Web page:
Testimony ends in 21st week of trial against concert promoter over Michael Jackson’s death

epa03871453 A rescue worker climbs across a line to help trapped people in Chailpanchingo, Mexico, 17 September 2013. According to media reports, Hurricane Ingrid was downgraded to a tropical storm but continued to pour heavy rain over eastern Mexico, where it killed at least 34 people.  EPA/LENIN OCAMPO TORRES

“They want to get as close as possible,” says Gary Bongiovanni, editor of Pollstar, which covers the concert industry. “It’s just a fan being overly exuberant that could in fact hurt the performer or anyone else around them if they don’t act rationally. But it’s not based on hate or a desire to do the performer harm.” Although most excited devotees don’t present a serious threat, some encounters have ended tragically. One crazed fan charged the stage at a Columbus, Ohio, concert for heavy-metal band Damageplan in 2004, fatally shooting guitarist “Dimebag” Darrell Abbott and three others. Other incidents have resulted in brutal injuries, such as a fan who was beaten up after climbing onstage at a Snoop Dogg show in 2005 and another who suffered a concussion when Akon threw a prankster onto her at a 2007 show. The key is to “let audiences know what their limitations are,” as Beyonce did by tossing her bottom-slapper out of the Denmark concert, says Paul Wertheimer, founder of Crowd Management Strategies, a safety consulting service specializing in concerts and festivals. Beyonce allowed the fan who grabbed her to stay for the remainder of the show (even shaking his hand and telling him, “It’s all right … Thank you, I love you, too”), but Wertheimer believes it could have sent the wrong signal, potentially emboldening other fans to try similar stunts. “It’s a gamble for an artist when they allow that to occur,” Wertheimer says. “When Beyonce does her well-meaning, no-damage-done kind of thing, it sends a message to the audience that they can do it, and that someone else can try and do it. It’s a dangerous precedent to set.” It’s also possible that the security company hired by Morumbi Stadium in Sao Paulo wasn’t as well-trained as those you might see in the USA, Bongiovanni says. Although each artist has their own sets of bodyguards to get them to and from a venue, arenas are responsible for hiring crowd-management services for large events (the two biggest being Staff Pro and Contemporary Services Corporation in the U.S.). So will Queen Bey continue gracing concertgoers with her regal touch?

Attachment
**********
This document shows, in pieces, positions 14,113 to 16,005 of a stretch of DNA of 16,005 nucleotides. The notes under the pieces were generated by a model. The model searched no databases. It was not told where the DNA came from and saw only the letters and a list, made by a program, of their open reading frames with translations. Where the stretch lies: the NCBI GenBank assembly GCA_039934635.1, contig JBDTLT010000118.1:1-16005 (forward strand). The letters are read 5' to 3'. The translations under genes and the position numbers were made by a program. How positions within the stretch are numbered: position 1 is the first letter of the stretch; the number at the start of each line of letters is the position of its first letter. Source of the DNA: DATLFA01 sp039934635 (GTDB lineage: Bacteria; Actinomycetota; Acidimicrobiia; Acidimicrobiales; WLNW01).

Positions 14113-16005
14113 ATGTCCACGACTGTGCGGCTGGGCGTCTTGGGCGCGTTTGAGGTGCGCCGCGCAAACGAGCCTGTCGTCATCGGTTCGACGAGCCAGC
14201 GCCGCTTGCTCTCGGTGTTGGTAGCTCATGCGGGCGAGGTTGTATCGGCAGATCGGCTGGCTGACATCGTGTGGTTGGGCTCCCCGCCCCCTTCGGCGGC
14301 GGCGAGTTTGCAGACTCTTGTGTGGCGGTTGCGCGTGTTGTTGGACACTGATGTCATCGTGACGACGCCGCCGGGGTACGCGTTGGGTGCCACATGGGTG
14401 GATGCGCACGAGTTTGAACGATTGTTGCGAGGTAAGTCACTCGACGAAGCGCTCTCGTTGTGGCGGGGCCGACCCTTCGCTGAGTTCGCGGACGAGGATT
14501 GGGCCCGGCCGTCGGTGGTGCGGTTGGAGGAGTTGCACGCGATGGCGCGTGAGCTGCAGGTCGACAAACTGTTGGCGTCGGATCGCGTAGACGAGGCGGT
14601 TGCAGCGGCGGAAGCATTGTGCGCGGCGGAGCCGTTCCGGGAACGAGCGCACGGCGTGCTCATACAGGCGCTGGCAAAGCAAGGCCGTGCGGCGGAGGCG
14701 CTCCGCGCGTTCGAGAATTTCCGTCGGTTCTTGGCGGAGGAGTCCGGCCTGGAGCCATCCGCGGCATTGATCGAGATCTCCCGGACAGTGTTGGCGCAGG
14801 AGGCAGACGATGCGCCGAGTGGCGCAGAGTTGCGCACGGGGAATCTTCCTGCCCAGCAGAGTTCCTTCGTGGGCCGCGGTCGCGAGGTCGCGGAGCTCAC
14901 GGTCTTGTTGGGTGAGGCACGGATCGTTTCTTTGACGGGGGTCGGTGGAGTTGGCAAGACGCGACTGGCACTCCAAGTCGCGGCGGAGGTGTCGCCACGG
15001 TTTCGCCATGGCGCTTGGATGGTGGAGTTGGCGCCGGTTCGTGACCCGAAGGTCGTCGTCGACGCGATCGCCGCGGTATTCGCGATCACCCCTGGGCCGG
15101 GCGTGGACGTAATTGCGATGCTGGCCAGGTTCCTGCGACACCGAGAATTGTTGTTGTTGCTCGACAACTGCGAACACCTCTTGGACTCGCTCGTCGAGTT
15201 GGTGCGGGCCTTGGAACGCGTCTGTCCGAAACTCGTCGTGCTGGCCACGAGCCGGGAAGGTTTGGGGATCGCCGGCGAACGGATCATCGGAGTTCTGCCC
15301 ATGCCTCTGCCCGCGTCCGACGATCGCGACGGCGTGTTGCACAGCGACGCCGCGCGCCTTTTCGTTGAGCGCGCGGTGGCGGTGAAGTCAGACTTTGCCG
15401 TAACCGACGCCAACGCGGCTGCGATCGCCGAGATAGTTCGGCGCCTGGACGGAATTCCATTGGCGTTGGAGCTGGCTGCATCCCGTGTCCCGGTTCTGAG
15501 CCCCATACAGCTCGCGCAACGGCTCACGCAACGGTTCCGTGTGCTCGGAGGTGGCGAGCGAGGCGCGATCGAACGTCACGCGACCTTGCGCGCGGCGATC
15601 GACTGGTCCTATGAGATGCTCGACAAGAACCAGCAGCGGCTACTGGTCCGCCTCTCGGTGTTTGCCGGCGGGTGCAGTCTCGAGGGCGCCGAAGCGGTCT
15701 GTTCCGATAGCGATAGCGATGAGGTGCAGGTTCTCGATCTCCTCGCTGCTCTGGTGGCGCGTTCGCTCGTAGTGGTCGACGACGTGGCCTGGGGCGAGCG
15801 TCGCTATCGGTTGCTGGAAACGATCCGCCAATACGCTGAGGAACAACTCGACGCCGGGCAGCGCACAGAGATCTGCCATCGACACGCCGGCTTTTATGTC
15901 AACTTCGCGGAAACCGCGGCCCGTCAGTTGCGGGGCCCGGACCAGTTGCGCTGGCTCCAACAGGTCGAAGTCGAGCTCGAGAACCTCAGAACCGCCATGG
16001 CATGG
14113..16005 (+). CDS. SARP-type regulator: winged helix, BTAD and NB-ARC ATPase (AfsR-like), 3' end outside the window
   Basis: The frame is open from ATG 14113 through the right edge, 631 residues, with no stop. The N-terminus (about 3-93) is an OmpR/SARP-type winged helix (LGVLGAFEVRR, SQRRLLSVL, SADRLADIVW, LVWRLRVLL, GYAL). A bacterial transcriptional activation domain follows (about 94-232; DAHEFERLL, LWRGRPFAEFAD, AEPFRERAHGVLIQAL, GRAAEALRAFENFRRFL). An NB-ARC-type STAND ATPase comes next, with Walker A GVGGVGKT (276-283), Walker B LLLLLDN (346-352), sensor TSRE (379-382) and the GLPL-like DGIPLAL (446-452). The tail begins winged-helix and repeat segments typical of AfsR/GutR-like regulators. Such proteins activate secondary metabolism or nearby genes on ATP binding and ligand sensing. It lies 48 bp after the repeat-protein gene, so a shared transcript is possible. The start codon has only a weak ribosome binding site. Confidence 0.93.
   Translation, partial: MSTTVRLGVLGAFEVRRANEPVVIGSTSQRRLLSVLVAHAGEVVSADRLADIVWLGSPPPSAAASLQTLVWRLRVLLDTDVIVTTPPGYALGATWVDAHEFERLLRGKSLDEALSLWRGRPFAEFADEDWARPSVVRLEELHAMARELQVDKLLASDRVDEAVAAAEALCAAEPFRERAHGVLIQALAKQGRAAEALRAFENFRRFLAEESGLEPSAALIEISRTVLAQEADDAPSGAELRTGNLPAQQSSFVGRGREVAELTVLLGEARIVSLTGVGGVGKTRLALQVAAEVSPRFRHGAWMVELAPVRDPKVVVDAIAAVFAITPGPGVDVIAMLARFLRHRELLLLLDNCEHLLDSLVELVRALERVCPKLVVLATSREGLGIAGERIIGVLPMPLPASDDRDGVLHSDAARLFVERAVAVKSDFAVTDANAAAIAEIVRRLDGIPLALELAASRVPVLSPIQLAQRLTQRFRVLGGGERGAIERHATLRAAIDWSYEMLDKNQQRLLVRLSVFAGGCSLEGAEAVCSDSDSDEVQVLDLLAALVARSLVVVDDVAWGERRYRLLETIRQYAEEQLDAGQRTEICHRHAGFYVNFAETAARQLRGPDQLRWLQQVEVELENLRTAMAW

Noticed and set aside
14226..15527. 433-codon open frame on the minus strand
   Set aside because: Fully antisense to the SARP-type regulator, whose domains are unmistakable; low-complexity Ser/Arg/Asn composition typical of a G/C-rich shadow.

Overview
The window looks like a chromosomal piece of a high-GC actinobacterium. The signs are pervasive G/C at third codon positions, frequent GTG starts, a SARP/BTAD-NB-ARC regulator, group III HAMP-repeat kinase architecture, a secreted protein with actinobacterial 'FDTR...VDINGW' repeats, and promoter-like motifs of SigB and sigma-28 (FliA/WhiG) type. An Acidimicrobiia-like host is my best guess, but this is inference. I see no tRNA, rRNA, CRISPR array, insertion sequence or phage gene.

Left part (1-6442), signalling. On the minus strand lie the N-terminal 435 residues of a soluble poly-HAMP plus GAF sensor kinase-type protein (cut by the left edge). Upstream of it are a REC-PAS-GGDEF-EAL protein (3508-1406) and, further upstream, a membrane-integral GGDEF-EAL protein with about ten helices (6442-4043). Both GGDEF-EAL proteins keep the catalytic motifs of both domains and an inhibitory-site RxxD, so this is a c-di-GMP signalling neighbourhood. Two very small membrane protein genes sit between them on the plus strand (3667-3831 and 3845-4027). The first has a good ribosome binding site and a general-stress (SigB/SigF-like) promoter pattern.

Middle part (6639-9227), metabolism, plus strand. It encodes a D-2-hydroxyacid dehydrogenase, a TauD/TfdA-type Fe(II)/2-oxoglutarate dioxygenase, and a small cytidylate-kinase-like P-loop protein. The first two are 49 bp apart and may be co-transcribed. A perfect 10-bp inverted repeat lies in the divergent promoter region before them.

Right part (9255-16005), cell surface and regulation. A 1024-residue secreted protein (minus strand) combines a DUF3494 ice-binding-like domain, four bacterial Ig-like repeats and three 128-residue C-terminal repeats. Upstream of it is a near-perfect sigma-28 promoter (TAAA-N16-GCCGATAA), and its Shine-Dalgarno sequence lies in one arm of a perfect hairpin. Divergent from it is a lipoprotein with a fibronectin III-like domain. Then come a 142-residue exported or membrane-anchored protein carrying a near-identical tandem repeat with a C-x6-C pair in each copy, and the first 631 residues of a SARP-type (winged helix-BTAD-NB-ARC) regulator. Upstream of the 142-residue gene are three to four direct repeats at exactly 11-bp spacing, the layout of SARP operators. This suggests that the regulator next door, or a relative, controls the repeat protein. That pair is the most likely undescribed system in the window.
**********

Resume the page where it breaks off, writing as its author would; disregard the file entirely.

Drug Overdoses Shut Down Concert At Quassy Park